It also allows people to experience a little bit of culture without leaving home.
Who wouldn’t love to go around the world and experience different cultures? It’s something that we all want, but not all could do. Luckily, we have the immigrants, their restaurants, and a taste of their culture within our reach!
These restaurants don’t only give us great new food, they also add color to our lives. Trying out new cuisines expand your horizons, broaden your knowledge, and inspire you to take on new experiences.
Why is Deliveroo the company that’s causing all this destruction?
Deliveroo is a very popular food delivery app mostly in the UK, but it is also operational in over 200 locations across the globe. It’s no secret that they have gained popularity among certain demographics and how they’re causing the demise of the restaurant industry shouldn’t be a secret either.
Here are some of the top reasons why Deliveroo is tearing us apart:
- Deliveroo drives price hikesDeliveroo charges a commission of 35% plus VAT on each meal being ordered through the app, leaving restaurants with little to no profit from their sales. This is a huge chunk of what restaurants earn from their sales and it causes a lot of restaurant owners to hike their prices up for deliveries done through Deliveroo to compensate for the commission and taxes, driving local and regular customers to cheaper competition.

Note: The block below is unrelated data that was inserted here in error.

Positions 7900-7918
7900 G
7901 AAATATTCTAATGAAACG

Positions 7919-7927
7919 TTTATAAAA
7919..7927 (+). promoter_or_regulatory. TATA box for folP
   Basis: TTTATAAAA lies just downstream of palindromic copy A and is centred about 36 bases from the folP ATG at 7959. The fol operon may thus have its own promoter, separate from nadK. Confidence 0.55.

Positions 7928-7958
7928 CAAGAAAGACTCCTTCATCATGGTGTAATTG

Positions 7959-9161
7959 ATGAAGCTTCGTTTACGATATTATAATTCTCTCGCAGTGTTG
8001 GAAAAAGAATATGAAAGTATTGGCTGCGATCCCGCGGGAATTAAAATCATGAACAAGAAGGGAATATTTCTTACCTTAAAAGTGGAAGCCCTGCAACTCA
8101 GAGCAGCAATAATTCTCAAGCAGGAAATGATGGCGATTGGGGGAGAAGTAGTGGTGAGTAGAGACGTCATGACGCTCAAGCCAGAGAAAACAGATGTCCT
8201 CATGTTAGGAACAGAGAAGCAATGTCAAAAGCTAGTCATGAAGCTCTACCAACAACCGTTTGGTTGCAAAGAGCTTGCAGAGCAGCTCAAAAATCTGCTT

- Deliveroo charges all sorts of fees
Aside from the massive commission rate per meal, Deliveroo also charges all sorts of fees to the customers who use the app. They pay delivery fees and service fees that don’t go to the restaurants, but to their pockets directly. While the app gives some form of convenience for customers, a lot of people are getting concerned about the amount of these fees, especially during the pandemic we’re in. Some of them eventually turn away from deliveries altogether, leaving restaurants with no customers to serve at all.
- Deliveroo has access to your customer database
When a restaurant signs up with Deliveroo, they gain full access to the customer database. They get in between the restaurant and its customers, and that’s never going to be good news. Your customer database – their email addresses, phone numbers, and order history, is vital to your restaurant’s success.